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Modern pizza originated in Italy during the late 18th century as a cost-effective food for members of the working class. It had few ingredients, and common toppings such as tomatoes were cheap and widely available, while the more affluent turned their noses up at this suspicious new fruit from the Americas. Now, pizza has crossed class lines to become a beloved food worldwide, and becoming a pizzaiolo, or pizza chef, is a professional specialty. There are many skills that go into making pizza—dough must be kneaded, tossed, and stretched to create the perfect shape. Once in the oven, the pizza must be consistently and carefully turned to achieve the desired crust texture.

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Dr. Bruno Siciliano and his team at PRISMA Lab recognized this set of skills as an opportunity to advance robotics technology. Both humans and robots are able to grip and hold rigid objects by applying constant pressure. However, humans can also interact with objects in a variety of ways that don’t require gripping—including the ways a pizza dough is prepared and handled. This requires a person to have a preconceived and continuous idea of how the object will respond to touch. They must also adjust the angle and pressure of their hands on the object accordingly as they work. To develop technology with these capabilities, PRISMA Lab set out to create RoDyMan (RObotic DYnamic MANipulation), a robot tasked with becoming a pizzaiolo. If RoDyMan could learn to make a pizza, from dough to serving plate, the results would unlock potential for robotic help in healthcare, home aide, and other service settings.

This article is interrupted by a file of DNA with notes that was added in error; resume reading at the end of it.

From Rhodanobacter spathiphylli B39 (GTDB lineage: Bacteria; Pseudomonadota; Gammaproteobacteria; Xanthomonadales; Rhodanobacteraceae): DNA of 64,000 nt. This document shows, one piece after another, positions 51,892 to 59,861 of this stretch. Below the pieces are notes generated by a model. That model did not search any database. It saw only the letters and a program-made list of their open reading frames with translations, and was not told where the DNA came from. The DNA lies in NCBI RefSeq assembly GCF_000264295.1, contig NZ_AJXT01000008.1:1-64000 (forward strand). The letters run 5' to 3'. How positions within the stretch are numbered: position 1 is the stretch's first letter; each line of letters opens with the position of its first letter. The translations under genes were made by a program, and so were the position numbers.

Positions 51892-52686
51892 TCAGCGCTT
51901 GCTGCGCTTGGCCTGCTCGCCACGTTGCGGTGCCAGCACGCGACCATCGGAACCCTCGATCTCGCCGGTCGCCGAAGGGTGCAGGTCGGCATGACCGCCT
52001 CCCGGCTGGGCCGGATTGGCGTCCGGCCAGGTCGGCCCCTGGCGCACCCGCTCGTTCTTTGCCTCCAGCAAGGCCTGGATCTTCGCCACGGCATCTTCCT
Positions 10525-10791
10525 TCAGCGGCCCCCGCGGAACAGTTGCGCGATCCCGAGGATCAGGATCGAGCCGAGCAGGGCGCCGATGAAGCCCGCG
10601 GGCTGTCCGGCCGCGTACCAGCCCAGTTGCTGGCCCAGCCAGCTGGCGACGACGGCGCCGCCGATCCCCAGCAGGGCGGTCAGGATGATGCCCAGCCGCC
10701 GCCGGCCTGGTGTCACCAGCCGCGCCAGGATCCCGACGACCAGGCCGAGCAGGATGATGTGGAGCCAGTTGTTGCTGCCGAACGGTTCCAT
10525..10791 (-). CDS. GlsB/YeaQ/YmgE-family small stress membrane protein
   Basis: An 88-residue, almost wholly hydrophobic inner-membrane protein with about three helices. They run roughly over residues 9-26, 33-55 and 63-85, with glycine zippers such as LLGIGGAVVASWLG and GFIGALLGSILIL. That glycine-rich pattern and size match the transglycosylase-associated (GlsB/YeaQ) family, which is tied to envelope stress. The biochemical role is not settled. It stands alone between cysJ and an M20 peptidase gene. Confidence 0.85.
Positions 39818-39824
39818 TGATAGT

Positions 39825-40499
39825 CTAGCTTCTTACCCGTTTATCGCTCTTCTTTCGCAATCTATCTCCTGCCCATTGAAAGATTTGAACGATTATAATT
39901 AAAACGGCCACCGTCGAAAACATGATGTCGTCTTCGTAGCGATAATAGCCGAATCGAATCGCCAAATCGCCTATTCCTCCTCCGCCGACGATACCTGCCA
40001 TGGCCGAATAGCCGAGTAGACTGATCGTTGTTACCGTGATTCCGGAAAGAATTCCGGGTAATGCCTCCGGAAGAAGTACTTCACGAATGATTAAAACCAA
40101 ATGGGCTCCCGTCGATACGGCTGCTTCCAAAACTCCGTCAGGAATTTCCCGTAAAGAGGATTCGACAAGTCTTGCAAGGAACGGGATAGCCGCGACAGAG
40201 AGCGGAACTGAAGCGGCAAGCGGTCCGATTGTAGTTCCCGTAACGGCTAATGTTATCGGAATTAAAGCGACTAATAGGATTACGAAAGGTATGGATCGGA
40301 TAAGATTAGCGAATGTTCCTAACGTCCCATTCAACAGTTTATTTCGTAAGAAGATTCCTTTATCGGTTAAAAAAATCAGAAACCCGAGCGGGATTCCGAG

To prepare for success, RoDyMan learned from the best. Well-known maestro pizzaiolo Enzo Coccia wore a 3D motion-capture suit while making his pizza, recording his movements for RoDyMan to observe and imitate. With this expert guidance, was RoDyMan able to make the pizza?

At the conclusion of the project in May 2019, RoDyMan had accomplished several of the necessary tasks, including applying the sauce and navigating the pizza into the oven. However, tossing the dough thwarted the robot, who was only able to get it 10 cm into the air, compared to the world’s highest recorded toss at a whopping 6.52 m.

Still, the project made a lot of headway toward the goal of creating robotic technology for manipulating non-rigid objects. In addition to developing pizza making skills, RoDyMan also learned to conduct an orchestra. Yet, despite all of these technological breakthroughs, it looks like pizzaiolos and conductors have job security for now.

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Gastronomica, Vol. 15, No. 4 (Winter 2015), pp. 1-5
University of California Press
Scientific American, Vol. 316, No. 6 (JUNE 2017), p. 22
Scientific American, a division of Nature America, Inc.